Sunday, April 12, 2015

Dave Rowley died but our memories have not!

I heard that Dave Rowley died. I have known him for several years, and we met many times at conferences. He once invited me to Leicester to give a lecture on stuttering at his department and encouraged me to present at Oxford until Elsevier took over the reign and prevented him from offering me the reduced fee. He even asked me if I would help him organise the conference in the early days when his assistant dropped out, but his usual indirectness prevented me from only realizing it later! He was always a great fan of my blog, a regular and secret informant about the dodgy underground movements of the stuttering community, and liked to discuss stuff with me. I guess also because his calm personality could not make him say what I said but what he believed too! My condolences go to his family and those close to him!

Please leave your memories on Dave in the Comments Section.

Here is also Norbert's article:

Dave Rowley
A gorgeous spring day in London.
But there are news that turn the brightest day to dust.
Dave Rowley has suffered a heart attack. It was so severe that he did not survive.
Some of you may not know who Dave is. Only a few years ago, Dave retired as a Senior Lecturer at De Montfort University, after many years of teaching speech and language therapists their trade.
He has always had an interest in stammering which led him to a close collaboration with Lena Rustin, one of the founders of the Michael Palin Centre. They looked at the situation of stammering therapy from the two points of the clinician and the researcher – and decided to do something about this.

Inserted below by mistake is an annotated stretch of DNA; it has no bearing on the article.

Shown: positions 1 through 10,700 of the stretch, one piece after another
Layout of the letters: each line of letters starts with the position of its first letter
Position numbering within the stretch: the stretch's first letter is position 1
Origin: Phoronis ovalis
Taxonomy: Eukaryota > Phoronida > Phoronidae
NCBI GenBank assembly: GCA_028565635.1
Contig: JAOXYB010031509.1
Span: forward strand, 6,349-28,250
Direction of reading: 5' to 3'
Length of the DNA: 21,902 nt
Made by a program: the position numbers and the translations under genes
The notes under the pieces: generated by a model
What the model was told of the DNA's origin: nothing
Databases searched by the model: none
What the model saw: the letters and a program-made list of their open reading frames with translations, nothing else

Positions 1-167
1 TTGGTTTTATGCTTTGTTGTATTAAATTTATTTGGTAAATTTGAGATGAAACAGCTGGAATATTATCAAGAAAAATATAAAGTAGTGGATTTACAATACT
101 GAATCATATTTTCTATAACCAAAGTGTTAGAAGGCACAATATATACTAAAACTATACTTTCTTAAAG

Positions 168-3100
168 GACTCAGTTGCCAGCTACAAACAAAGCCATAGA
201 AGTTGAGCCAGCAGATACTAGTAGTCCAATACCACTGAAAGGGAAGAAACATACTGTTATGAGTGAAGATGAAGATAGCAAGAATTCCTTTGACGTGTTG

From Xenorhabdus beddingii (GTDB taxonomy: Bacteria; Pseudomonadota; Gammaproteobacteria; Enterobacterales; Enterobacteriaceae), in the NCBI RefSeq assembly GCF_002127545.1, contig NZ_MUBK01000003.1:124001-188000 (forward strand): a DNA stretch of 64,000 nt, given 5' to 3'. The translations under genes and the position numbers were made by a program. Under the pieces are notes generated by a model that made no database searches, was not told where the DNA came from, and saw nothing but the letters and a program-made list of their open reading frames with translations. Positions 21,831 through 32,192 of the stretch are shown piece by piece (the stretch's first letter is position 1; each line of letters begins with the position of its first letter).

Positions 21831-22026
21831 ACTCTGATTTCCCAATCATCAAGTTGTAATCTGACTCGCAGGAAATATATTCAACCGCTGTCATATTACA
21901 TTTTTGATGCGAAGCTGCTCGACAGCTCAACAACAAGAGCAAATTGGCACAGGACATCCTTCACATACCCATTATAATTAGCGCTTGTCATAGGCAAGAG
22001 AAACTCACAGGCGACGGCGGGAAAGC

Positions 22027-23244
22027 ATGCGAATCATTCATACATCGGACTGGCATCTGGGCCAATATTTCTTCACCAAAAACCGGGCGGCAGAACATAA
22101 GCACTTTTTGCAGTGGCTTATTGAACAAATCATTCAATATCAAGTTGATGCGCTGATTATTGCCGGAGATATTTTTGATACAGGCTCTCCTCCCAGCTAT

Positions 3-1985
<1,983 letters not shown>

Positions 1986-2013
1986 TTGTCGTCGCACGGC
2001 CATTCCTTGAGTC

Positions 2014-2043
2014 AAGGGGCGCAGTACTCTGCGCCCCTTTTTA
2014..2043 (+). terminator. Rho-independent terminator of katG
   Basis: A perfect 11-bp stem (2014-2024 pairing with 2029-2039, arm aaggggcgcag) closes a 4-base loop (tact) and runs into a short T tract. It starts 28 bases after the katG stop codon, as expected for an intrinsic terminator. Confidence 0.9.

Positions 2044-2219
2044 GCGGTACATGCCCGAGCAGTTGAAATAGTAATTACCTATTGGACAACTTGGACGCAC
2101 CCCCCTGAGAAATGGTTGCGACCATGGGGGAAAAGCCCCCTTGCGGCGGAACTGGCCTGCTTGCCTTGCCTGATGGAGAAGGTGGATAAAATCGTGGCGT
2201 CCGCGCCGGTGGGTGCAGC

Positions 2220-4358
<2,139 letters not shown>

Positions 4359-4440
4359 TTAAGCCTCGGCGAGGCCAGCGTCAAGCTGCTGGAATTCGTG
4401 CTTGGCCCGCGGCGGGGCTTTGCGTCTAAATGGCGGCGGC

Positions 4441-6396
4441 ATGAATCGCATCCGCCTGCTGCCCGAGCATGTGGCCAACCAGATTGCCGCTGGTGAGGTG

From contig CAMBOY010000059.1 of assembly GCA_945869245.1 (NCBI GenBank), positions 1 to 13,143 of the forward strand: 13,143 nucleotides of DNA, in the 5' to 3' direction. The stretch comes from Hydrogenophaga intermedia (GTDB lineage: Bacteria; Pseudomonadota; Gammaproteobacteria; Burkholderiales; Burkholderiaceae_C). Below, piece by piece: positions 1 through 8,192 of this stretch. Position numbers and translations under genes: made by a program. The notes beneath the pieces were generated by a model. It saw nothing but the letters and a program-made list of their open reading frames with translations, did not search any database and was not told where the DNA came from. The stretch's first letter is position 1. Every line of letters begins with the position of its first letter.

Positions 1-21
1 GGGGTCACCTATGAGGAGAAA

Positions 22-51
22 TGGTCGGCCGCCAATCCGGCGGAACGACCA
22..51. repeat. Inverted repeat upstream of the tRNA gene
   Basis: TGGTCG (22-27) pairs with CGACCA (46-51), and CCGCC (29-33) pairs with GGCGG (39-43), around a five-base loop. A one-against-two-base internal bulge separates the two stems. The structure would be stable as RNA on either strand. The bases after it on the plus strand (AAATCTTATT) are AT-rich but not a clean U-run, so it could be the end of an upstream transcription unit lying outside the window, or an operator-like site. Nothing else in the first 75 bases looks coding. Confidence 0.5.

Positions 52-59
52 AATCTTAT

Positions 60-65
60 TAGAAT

The result was the Oxford Dysfluency Conference (ODC), one of the biggest, and most important international Conferences about stammering anywhere in the world. It is only held once every three years, and last year he and Sharon Millard organised the 10th Conference, as inspiring as ever.
The Conference is also held in a warm atmosphere, calm, in quiet seclusion at St Catherine’s in the Thames meadows, away from the bustle of Central Oxford. It’s a restful place, with beautiful architecture. To me, the Conference has always been a reflection of Dave’s character.
I’ve had a number of quiet talks with him in Oxford last summer – all my talks with Dave would be quiet, and calm. He was relaxed, at peace, not easily unsettled. In the middle of any Conference crisis, he would be the calm centre.
He’s found happiness in Croatia and has uprooted himself and was building a new home there, a future snatched from him and from Suzana, and from all his friends.
There will be many appreciations of Dave, of his life and his achievements, in the days to come. But on this sunny Spring day, my thoughts are with Suzana and with his family. And I’m sad I won’t be able to take him up on his invitation to visit him in Samobor.
Norbert Lieckfeldt
12 April 2015

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